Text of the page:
The annual growth cycle of grapevines is the process that takes place in the vineyard each year, beginning with bud-burst in the spring and culminating with leaf fall in autumn followed by winter dormancy. From a winemaking perspective, each stage in the process plays a vital role in the development of grapes with ideal characteristics for making quality wine.

Viticulturists and winemakers monitor the effect of climate, vine disease and pests in assisting or impeding the vines progression from; bud-burst, flowering, fruit set, veraison through to harvest. Depending on specific vineyard temperatures, 40-80 days after bud-burst the process of flowering begins with small flower clusters appearing on the tips of the young shoots.


Flowering occurs when average daily temperatures stay between 15-20°C - which for Northern Hemisphere wine regions is generally around the month of May and for Southern Hemisphere wine regions this is around the month of November.
A few weeks after the initial clusters appear, the flowers start to grow in size with individual flowers become visible. It is during this stage of flowering that the pollination and fertilization of the grapevine takes place within about ten days - with the result being a grape berry, containing around 1-4 seeds.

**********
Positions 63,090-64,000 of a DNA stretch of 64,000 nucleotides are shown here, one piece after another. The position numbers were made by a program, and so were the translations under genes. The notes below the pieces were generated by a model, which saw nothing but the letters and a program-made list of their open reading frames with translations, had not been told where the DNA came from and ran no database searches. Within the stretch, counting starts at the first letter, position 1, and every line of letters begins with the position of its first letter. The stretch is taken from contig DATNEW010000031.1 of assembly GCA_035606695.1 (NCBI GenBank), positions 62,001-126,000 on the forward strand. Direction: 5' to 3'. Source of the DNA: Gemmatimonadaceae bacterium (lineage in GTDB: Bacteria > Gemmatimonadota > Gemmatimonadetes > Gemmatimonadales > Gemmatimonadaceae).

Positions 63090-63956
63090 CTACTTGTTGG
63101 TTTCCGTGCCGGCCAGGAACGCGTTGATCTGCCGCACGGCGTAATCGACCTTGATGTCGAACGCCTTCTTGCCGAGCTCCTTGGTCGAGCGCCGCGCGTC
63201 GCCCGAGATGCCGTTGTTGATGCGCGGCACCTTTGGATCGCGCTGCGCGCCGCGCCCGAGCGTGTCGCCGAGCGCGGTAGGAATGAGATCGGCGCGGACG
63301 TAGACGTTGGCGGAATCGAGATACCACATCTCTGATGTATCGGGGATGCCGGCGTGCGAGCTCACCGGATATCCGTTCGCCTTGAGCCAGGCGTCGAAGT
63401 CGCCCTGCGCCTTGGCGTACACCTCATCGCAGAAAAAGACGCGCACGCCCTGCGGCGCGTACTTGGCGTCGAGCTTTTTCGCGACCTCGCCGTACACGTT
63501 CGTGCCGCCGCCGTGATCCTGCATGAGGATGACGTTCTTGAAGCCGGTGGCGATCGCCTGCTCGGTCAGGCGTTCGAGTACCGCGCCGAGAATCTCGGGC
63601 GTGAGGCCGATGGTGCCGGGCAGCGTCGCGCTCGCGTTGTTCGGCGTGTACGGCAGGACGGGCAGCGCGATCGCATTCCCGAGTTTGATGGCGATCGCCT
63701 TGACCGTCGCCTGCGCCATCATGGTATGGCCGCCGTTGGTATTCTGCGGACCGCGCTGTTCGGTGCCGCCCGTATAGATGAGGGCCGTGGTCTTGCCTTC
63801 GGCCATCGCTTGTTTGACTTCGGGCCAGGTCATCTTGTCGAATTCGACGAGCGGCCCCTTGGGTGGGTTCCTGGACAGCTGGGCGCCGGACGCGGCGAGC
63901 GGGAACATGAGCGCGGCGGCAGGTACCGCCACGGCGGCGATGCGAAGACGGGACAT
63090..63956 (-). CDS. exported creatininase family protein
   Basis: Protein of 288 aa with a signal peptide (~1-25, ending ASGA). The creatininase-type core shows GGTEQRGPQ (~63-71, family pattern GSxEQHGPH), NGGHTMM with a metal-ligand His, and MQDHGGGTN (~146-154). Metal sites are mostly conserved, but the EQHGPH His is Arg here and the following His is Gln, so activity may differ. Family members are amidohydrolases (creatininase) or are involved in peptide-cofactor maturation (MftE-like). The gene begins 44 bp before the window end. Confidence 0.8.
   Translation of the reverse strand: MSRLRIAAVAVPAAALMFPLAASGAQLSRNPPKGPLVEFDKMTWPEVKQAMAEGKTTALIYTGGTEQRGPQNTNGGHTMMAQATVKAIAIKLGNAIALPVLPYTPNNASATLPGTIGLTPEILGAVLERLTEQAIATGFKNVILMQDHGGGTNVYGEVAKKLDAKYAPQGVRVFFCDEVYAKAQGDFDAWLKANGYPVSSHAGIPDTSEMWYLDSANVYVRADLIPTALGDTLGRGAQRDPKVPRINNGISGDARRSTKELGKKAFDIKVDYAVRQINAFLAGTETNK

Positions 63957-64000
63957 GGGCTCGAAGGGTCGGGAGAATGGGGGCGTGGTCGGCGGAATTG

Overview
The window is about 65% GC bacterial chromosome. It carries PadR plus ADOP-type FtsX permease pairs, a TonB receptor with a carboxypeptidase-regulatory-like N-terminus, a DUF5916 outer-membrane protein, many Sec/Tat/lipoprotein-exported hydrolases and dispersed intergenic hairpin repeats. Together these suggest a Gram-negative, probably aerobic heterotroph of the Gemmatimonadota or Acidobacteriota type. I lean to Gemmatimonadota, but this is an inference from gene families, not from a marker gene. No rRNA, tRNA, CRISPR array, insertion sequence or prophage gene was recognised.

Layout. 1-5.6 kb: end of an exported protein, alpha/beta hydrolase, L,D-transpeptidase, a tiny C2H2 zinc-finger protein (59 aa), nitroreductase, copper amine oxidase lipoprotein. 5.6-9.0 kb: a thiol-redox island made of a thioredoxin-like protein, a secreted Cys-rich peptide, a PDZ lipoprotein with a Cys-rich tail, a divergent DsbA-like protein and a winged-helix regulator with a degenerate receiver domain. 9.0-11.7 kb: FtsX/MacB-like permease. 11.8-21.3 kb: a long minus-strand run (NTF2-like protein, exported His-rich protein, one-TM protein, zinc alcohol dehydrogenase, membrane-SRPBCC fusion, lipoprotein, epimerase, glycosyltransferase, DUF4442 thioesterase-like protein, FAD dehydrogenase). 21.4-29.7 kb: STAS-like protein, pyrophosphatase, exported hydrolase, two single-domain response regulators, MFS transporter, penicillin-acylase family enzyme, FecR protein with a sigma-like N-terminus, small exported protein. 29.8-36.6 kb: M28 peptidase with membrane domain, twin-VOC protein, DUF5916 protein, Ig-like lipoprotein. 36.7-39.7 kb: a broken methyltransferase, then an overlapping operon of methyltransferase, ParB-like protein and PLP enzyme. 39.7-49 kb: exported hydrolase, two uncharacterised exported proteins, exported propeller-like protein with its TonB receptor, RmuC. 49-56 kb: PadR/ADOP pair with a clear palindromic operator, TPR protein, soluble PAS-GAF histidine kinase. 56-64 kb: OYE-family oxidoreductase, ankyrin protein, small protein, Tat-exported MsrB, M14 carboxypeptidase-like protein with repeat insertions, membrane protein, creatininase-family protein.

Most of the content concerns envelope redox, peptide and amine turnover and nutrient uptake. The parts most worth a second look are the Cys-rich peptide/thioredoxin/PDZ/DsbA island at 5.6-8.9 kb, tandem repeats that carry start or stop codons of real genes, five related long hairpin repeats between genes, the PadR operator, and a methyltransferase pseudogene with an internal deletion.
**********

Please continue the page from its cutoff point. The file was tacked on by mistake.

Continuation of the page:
Most Vitis Vinifera grape vines are hermaphroditic, meaning they have both male stamens and female ovaries, being able to self-pollinate. During the process of fertilization, the pollen fertilizes the ovary which produces seeds as the flower begins the transformation into a grape berry, encapsulating the seed. Detrimental weather (e.g. very cold temperatures, frosts, strong winds & heavy rain fall) can severely affect the flowering process, causing many flowers not to be fertilized.
Insects generally play only a minor role in aiding pollination, with the process being mostly self-contained within the grape vine. But cross-pollination between vine species is possible as in the case of the origin of the grape varietal like Cabernet Sauvignon - which is a natural cross pollination of Cabernet Franc and Sauvignon Blanc.